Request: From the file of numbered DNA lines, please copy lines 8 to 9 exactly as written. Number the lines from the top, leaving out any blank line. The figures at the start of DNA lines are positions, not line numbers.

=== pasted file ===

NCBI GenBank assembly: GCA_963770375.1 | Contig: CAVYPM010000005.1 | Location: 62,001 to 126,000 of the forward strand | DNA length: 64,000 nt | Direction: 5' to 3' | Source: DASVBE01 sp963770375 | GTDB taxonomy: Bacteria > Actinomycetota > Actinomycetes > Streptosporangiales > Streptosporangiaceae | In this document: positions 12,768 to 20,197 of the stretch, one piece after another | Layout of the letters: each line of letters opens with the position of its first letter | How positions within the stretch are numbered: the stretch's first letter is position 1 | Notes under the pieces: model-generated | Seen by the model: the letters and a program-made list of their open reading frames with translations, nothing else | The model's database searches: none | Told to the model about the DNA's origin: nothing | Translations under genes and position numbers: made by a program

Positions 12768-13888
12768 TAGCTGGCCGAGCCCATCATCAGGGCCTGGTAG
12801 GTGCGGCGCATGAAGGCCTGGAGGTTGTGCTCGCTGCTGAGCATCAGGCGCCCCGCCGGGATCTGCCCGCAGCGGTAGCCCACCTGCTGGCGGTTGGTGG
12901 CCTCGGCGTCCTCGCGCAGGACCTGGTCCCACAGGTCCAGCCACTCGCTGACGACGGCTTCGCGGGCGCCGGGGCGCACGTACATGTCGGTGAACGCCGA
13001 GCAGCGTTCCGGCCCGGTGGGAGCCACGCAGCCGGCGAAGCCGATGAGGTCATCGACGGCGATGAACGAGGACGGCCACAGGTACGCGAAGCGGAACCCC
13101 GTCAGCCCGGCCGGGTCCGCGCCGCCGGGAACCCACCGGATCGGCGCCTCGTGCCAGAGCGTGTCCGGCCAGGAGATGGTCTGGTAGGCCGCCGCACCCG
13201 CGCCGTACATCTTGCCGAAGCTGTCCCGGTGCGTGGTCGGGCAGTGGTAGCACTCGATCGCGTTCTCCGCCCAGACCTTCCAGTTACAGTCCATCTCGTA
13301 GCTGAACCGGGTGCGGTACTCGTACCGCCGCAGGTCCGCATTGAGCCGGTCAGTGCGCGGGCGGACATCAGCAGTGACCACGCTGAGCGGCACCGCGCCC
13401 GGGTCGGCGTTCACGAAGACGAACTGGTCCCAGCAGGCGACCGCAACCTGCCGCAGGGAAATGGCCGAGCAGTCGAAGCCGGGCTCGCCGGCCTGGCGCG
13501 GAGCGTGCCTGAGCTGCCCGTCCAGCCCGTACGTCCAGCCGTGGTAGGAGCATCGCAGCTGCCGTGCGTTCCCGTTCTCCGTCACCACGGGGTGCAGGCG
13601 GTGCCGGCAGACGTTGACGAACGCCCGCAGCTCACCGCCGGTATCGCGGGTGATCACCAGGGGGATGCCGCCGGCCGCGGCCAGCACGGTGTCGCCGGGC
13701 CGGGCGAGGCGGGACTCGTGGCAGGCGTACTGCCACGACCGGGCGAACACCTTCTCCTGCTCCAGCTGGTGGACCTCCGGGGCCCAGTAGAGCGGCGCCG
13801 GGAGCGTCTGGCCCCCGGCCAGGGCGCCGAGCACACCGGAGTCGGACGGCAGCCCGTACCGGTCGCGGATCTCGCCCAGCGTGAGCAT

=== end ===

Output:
13201 CGCCGTACATCTTGCCGAAGCTGTCCCGGTGCGTGGTCGGGCAGTGGTAGCACTCGATCGCGTTCTCCGCCCAGACCTTCCAGTTACAGTCCATCTCGTA
13301 GCTGAACCGGGTGCGGTACTCGTACCGCCGCAGGTCCGCATTGAGCCGGTCAGTGCGCGGGCGGACATCAGCAGTGACCACGCTGAGCGGCACCGCGCCC